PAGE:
[Owasp-board] We've seized defeat from the jaws of victory. Again.

Tom Brennan - OWASP tomb at owasp.org
Tue Apr 19 14:00:17 UTC 2016

Agree with Josh.

OWASP has efforts and when people care enough to work on them great things



I personally don't feel that we need to administrate any special program to
cater to any sex, color, religion, demographic, but rather content in our
technical community.  If you have the mojo submit it you will likely bubble
up to selection 1) Person has the skills needed
2) person participates in or creates open-source OWASP project  = auto-win.

If you really want to bring in a demographic for women it is rather simply
to reach out to our friends at organizations such as:




to ask for a speaker

Just like you would want to do if you were looking for any other segment in
the market category such as Veterans in Technology http://vet-tech.us/
..... although this is US centric...

But in summary if that is a GOAL of the foundation and we have a staff that
can make it part of event planning then your issue should be resolved.
Until then, all we can do is encourage EVERYONE to submit the CFP.

Another example, I am doing a event in NYC 5-October and the CFP has just
opened www.nymjcsc.org this event is comprised of multible professional
associations and shares the same goal of diversity so the trick is to reach
out to targetted topics/demographics/contacts and try to put together the
best program that we can do as volenteers.

In closing diversity makes a great event inline with our goals

Tom Brennan
GPG ID: DC6AA149 | Fingerprint: 12A6 9978 45BB 1562 C921  B228 BD0F D9C6

OWASP Foundation | www.owasp.org
Tel:  (m) 973-506-9304

Need to book time with me to discuss an existing or a future project click
on my virtual calendar http://www.proactiverisk.com/brennan

On Mon, Apr 18, 2016 at 11:44 PM, Josh Sokol <josh.sokol at owasp.org> wrote:

> For the record, LASCON 2015 had 6 out of 55 female presenters (11%).  2
> out of 8 of the Featured Speakers were female (25%).  1 out of the 3
> Keynotes were female (33%).  I don't think it's fair to say that "it's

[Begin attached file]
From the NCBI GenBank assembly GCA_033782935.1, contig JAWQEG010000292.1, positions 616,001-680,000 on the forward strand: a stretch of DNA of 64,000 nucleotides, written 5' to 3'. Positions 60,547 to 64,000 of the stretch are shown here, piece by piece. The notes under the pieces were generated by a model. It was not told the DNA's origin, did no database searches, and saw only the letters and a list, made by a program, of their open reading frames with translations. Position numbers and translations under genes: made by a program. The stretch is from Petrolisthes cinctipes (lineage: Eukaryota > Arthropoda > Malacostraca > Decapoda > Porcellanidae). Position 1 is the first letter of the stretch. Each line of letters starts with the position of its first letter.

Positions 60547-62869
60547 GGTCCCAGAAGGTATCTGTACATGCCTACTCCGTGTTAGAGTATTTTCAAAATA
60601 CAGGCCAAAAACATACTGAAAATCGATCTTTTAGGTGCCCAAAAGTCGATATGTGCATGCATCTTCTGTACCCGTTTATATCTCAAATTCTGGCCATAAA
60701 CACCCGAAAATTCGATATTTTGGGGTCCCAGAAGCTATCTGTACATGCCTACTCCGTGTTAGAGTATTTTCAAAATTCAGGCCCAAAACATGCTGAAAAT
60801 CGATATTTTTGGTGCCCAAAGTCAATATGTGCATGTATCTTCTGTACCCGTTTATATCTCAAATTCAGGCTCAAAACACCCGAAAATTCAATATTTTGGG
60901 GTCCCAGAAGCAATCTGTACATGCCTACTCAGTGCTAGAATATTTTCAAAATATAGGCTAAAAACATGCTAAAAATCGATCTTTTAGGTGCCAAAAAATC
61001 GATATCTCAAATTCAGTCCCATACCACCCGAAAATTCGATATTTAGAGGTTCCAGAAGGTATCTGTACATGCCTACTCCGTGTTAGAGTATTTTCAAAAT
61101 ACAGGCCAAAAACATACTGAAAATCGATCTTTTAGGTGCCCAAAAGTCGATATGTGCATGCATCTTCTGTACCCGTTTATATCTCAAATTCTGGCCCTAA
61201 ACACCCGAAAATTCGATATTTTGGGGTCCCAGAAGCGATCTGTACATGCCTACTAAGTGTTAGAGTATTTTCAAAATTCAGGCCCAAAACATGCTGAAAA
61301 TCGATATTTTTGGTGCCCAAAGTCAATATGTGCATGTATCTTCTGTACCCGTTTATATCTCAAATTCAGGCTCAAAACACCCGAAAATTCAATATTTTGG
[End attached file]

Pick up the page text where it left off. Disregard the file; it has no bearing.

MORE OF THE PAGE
> clear because every conference organizational committee has in our history
> failed to achieve even 10% gender diversity for over a decade now".
> http://lascon2015.sched.org/directory/speakers
> In Austin, we also have a woman Chapter Leader and several women who are
> active on our planning teams (chapter and conferences).  Dale Carnegie
> wrote "Be hearty in your approbation and lavish in your praise".  Maybe,
> instead of dropping the hammer on those who we think are doing it wrong and
> expecting them to change their ways, we should be highlighting those who
> are setting a positive example for the community?
> I can tell you from my experience running AppSecUSA 2012 that very little
> was given to our planning team in the way of recommendations, expectations,
> connections, historical data, etc.  We did what we did because it was what
> was deemed comfortable and attainable for our planning team.  With the
> addition of Laura to our staff since then, I would expect a much higher
> level of guidance on best practices and expectations coming from the
> Foundation as well as the resources to back that up.  If expectations has
> been set for the conference planners, and they are failing to meet those
> expectations, then I agree that the Board needs to take swift and decisive
> actions to remedy the situation.  That said, I am unaware of any such
> mandates that have come down from the Foundation which leads me to believe
> that, devoid of any requirements, this is a situation where, right or
> wrong, speaker diversity slipped the minds of the conference planners.  We